Feds Say Hospice Provider Told Nurses to Hasten Patients’ Deaths to Maximize Profits
Federal investigators say the owner of a health care provider in Frisco, Texas told nurses to give hospice patients overdoses to speed up deaths and increase profits, NBC5 reports. Brad Harris, an accountant with no medical training, founded the company, Novus Health Care Services, Inc. in 2012. The FBI’s allegations against him are staggering.
According to the NBC5 story, feds state that Harris ordered one nurse to give overdoses to three patients. They say he directed another to give a patient four times the maximum allowed dosage of their medication, but that nurse refused so as not to kill the patient.
The FBI said hospices are limited by an aggregator cap, which regulates Medicare and Medicaid payments based on the yearly average hospice stay. Harris wanted to make sure patients did not live longer than that, because then he’d have to pay part of the payments back to the government.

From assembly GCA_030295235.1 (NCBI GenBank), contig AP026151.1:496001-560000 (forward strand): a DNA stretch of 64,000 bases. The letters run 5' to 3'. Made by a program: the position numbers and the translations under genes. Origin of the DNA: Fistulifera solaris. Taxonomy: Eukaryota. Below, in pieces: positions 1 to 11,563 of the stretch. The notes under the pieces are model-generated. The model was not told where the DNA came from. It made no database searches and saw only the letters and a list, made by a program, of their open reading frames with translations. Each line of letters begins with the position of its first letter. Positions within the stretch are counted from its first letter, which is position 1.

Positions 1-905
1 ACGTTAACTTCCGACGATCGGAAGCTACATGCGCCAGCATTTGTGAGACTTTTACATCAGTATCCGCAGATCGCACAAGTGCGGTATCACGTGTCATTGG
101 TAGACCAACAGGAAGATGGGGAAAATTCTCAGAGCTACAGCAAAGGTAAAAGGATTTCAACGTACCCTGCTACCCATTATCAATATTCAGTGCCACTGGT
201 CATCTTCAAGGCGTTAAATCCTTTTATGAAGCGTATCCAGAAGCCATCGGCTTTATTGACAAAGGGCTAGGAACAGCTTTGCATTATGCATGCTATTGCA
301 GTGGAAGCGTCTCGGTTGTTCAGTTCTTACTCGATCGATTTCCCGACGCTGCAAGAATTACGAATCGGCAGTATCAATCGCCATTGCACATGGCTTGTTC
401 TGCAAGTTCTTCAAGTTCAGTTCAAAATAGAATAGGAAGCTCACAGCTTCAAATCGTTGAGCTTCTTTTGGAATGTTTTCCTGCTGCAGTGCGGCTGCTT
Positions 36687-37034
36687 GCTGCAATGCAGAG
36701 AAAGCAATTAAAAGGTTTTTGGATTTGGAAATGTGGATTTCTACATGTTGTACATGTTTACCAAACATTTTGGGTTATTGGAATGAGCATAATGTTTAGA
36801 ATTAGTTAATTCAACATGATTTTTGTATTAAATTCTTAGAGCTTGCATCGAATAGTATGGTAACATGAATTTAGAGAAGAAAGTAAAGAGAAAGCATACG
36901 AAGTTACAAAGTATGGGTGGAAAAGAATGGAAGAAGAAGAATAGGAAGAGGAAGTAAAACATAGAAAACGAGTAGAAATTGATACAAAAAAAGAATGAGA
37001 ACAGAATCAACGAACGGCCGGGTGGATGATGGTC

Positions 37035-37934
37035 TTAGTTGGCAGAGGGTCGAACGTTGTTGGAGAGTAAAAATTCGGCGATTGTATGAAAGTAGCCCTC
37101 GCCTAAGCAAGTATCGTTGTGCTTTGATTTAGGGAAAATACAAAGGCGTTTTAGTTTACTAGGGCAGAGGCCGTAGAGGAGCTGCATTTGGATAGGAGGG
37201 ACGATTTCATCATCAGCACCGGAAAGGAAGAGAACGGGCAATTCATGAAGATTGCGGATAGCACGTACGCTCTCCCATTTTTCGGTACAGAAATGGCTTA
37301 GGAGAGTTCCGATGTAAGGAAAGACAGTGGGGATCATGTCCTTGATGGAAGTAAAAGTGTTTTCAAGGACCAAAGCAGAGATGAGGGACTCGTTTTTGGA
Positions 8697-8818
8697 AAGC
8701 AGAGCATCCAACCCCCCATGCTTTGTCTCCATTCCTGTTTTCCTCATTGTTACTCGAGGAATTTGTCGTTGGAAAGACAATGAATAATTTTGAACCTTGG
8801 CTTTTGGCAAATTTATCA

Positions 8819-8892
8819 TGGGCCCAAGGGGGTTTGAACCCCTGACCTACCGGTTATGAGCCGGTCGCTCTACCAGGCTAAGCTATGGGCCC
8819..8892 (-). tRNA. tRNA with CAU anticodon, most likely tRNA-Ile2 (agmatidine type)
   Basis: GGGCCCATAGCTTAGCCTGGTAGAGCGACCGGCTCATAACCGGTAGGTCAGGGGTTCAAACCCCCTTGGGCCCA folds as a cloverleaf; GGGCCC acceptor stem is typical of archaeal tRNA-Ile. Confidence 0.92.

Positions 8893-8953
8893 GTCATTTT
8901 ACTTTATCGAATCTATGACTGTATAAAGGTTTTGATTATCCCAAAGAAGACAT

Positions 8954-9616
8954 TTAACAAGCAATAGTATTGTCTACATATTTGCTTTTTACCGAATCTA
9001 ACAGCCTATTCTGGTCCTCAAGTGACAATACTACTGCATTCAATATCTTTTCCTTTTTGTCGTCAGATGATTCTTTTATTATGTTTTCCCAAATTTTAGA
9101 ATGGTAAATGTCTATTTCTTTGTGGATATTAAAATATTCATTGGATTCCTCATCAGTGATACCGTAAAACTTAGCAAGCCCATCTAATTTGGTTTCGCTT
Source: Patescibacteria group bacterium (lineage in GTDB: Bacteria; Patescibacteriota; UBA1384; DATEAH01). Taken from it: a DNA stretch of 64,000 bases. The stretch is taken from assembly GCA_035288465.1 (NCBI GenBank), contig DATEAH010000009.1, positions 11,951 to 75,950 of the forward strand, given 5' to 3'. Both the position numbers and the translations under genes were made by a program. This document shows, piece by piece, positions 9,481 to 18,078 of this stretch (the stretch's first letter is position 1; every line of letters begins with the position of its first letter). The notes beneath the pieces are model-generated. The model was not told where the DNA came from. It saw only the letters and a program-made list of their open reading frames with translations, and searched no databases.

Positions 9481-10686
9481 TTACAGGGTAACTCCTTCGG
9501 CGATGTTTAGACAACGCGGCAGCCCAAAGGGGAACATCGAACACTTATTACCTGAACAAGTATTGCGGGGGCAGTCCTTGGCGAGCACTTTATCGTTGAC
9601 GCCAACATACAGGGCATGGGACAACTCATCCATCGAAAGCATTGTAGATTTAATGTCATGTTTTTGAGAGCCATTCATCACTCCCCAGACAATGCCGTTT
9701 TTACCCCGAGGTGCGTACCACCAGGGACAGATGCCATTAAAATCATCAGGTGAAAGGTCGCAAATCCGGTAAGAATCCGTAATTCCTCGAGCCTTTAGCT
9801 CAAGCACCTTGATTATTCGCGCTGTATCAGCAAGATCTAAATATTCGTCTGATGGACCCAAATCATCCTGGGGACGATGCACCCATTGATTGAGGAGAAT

To that end, Harris would instruct his staff to “find patients who would die within 24 hours,” and “overdose hospice patients when they have been on hospice service for too long,” the FBI said. He also sent text messages such as, “You need to make this patient go bye-bye.” On top of that, he would move hospice patients to home health care if they were in hospice for too long, even if they still needed it.
The FBI began its investigation in October 2014, originally to look into suspicions that Novus charged the government for services that were unnecessary, and sought out patients who didn’t qualify for their services. So far, no charges have not been filed.
[h/t The Daily Beast, image via screengrab]